I turned off the voicemail on my home phone (because I don’t like strangers to know I’m out of town) and left a message on my business voicemail that I wouldn’t be back in the office until a certain date and to please return their call after that time. This kept me from dreading the long list of voicemail messages I’d have to deal with when I got home.
7. Make sure you plan a change of scenery.
The kind of trip I took had this built in, but even if you’re vacationing closer to home, make sure some of the time is out of your house with non-routine surroundings and activities. Not only is this refreshing, but it makes you be more observant and forces your brain to engage in different pathways than usual. I couldn’t believe how many fresh, creative ideas I had while I was gone.
8. Identify a purpose for your vacation and focus on it.
This may sound like work instead of rest, but I really consider it a form of mindfulness—being present for what’s going on and not letting yourself be distracted by what you left behind or what has to be done when you get back. If one of the reasons for your vacation is to visit family, for instance, make sure you have some quality time with them. If the purpose for your vacation is to see a part of the world you haven’t seen before, really immerse yourself in that place and that culture.
9. Build essential connection time into your vacation.
On our recent trip (See “Adventures in the High Desert and Mountains of New Mexico,”) I made time for all four of life’s essential connections. I connected with God and nature over and over again, marveling at God’s creation and immersing myself in the natural world. I connected with myself by unplugging somewhat from my digital devices and spending time reading in the morning coolness. I connected with others in time spent with my family and dear friends. These are the soul-nourishing activities of life—don’t forget them when you’re on vacation by cramming too much activity into too little time.
My friend and veteran traveler, Esther Miller, reminds us to allow time for the unexpected. It’s great fun to take a road that looks interesting or explore a destination you’ve never heard of but you happened to see the sign on the highway. A museum volunteer might tell you about a “local secret” you shouldn’t miss (that you’d never find in your tourism literature). Feeling free to explore these serendipitous discoveries can enrich your travel/vacation experience tremendously.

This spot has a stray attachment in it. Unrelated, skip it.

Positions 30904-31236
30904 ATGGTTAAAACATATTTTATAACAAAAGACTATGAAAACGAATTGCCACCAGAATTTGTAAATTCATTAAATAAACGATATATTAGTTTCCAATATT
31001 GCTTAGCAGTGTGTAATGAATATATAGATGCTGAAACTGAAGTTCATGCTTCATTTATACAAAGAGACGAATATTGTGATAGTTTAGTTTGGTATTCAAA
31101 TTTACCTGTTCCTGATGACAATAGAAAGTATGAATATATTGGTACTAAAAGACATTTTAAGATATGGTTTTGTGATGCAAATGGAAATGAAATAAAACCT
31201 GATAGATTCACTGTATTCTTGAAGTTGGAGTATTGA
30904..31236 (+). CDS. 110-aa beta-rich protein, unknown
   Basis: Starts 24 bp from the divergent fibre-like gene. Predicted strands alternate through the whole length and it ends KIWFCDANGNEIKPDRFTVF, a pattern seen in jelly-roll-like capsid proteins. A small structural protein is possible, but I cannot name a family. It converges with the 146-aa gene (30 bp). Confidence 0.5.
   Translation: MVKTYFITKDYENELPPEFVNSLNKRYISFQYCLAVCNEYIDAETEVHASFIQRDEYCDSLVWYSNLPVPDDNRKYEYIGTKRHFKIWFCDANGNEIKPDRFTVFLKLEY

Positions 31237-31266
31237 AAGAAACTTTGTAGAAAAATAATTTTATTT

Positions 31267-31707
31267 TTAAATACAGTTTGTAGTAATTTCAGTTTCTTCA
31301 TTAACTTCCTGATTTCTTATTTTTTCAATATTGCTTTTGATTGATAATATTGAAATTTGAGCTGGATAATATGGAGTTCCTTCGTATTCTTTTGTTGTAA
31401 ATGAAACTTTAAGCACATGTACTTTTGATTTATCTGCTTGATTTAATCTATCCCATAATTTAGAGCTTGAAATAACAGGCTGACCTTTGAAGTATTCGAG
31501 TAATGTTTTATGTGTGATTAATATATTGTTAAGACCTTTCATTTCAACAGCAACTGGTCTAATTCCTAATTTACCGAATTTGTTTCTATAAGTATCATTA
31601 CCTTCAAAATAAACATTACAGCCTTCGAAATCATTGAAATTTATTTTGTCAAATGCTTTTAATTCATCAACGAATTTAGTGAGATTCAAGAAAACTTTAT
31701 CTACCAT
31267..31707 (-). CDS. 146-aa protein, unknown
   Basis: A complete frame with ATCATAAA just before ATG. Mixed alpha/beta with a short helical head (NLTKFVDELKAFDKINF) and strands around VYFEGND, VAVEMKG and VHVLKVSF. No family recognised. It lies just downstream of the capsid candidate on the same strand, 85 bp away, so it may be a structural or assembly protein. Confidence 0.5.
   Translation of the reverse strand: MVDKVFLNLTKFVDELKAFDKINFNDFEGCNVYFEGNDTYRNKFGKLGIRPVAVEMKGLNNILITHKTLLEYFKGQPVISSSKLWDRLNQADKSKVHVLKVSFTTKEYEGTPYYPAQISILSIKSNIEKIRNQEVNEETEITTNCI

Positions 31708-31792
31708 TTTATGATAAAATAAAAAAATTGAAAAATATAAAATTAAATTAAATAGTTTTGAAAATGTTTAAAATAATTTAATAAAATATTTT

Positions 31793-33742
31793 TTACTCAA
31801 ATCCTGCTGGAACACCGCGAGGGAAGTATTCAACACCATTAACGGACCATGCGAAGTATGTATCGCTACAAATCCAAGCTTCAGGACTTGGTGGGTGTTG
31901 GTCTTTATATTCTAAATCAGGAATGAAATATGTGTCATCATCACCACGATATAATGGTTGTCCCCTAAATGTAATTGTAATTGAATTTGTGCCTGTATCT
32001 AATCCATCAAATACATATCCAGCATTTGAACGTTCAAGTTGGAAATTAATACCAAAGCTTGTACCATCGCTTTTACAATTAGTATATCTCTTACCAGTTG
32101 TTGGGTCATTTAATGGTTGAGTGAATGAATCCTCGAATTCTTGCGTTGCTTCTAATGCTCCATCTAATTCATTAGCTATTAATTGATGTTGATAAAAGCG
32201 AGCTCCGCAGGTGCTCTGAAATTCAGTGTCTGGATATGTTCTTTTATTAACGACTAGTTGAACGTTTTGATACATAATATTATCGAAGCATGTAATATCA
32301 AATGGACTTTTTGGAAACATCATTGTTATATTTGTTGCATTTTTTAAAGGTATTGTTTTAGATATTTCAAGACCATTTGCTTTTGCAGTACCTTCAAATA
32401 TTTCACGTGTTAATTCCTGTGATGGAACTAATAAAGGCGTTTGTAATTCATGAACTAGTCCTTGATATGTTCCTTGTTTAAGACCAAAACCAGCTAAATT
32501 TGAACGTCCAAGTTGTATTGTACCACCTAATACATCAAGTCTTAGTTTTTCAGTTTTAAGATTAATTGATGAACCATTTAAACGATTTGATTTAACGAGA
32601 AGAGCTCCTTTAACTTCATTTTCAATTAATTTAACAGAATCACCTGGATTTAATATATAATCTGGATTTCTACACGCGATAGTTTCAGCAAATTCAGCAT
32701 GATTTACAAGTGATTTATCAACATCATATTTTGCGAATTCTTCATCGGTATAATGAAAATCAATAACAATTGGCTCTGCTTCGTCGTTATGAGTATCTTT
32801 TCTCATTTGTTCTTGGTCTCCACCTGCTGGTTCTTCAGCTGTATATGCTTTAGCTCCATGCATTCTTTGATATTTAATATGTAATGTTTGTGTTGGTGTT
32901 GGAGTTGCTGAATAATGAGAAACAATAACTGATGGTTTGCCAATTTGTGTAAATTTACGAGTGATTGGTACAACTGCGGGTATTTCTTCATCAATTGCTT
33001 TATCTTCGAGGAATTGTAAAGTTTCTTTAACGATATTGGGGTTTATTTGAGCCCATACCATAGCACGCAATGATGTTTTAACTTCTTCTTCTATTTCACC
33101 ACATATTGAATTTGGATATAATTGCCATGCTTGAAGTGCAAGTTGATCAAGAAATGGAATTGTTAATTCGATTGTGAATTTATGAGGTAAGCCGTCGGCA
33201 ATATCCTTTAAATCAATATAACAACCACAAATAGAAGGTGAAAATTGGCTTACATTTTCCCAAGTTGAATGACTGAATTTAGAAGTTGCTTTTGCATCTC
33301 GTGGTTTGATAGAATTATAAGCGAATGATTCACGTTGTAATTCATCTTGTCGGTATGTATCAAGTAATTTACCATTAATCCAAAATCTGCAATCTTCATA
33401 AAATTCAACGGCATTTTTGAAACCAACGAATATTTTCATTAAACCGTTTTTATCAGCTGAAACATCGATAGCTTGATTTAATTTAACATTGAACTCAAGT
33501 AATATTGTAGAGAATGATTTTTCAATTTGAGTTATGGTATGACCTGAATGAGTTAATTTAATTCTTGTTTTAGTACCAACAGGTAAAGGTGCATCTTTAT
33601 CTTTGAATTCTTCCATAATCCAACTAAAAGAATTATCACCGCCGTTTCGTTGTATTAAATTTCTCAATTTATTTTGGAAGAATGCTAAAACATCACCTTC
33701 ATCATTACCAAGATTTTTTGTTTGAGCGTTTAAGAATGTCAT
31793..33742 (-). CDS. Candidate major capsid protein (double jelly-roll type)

10. Don’t schedule anything the day after you return.
I have a confession to make. Except for my immediate family, the date I tell people I’ll be back and available is a day later than my physical return home. For me, this is an enormously important buffer. It allows me to sleep late, unpack, open the mail, read the back newspapers (okay, this mostly means finding out who died while I was gone), do laundry, and simply get acclimated to being back.
Let’s talk about money
I couldn’t always have afforded a week-long trip to New Mexico, and for many, the cost of travel is prohibitive.
Don’t let this stop you from taking soul-nourishing breaks!
Get creative and have fun. My friend and high school classmate Pamela just shared with me a wonderful week of activities she and her husband planned to do for their anniversary. It included going out for lunch at a favorite restaurant and going to a baseball game, with days designated intentionally in between to “hydrate and communicate.” I love that!
Adapt and improvise
These ten tips can all be adapted for shorter or longer vacations and to suit what you and your family consider fun and meaningful, but understand the wisdom behind each of them: we need to rest and we need to take breaks from our work or regular routines, even when we love those routines. They make us more productive and creative when we return.
This kind of vacation is good for the mind.
It’s good for the body.
It’s good for the soul.
I love learning new ways to live a healthier, more wholehearted life. What tips can you add to this list? I’d love to hear them in the comments below.